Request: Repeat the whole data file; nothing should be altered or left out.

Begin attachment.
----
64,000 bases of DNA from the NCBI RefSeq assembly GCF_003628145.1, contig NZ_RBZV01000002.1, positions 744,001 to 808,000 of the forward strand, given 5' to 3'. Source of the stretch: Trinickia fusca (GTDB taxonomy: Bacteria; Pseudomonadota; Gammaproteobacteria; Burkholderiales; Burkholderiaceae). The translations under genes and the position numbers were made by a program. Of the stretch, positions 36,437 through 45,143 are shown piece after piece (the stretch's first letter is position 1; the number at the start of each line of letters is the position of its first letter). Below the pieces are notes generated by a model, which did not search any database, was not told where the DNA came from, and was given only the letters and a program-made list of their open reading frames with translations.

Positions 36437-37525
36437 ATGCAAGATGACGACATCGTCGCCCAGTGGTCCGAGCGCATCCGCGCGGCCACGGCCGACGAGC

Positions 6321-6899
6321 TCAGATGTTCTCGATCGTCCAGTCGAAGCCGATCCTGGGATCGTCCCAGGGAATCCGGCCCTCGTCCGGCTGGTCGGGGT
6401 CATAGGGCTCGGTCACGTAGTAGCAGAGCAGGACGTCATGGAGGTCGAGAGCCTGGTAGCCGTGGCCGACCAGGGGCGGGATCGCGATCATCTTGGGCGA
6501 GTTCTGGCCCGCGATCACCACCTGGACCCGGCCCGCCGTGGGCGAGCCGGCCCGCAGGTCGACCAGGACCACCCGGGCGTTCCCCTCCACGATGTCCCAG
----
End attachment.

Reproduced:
64,000 bases of DNA from the NCBI RefSeq assembly GCF_003628145.1, contig NZ_RBZV01000002.1, positions 744,001 to 808,000 of the forward strand, given 5' to 3'. Source of the stretch: Trinickia fusca (GTDB taxonomy: Bacteria; Pseudomonadota; Gammaproteobacteria; Burkholderiales; Burkholderiaceae). The translations under genes and the position numbers were made by a program. Of the stretch, positions 36,437 through 45,143 are shown piece after piece (the stretch's first letter is position 1; the number at the start of each line of letters is the position of its first letter). Below the pieces are notes generated by a model, which did not search any database, was not told where the DNA came from, and was given only the letters and a program-made list of their open reading frames with translations.

Positions 36437-37525
36437 ATGCAAGATGACGACATCGTCGCCCAGTGGTCCGAGCGCATCCGCGCGGCCACGGCCGACGAGC

Positions 6321-6899
6321 TCAGATGTTCTCGATCGTCCAGTCGAAGCCGATCCTGGGATCGTCCCAGGGAATCCGGCCCTCGTCCGGCTGGTCGGGGT
6401 CATAGGGCTCGGTCACGTAGTAGCAGAGCAGGACGTCATGGAGGTCGAGAGCCTGGTAGCCGTGGCCGACCAGGGGCGGGATCGCGATCATCTTGGGCGA
6501 GTTCTGGCCCGCGATCACCACCTGGACCCGGCCCGCCGTGGGCGAGCCGGCCCGCAGGTCGACCAGGACCACCCGGGCGTTCCCCTCCACGATGTCCCAG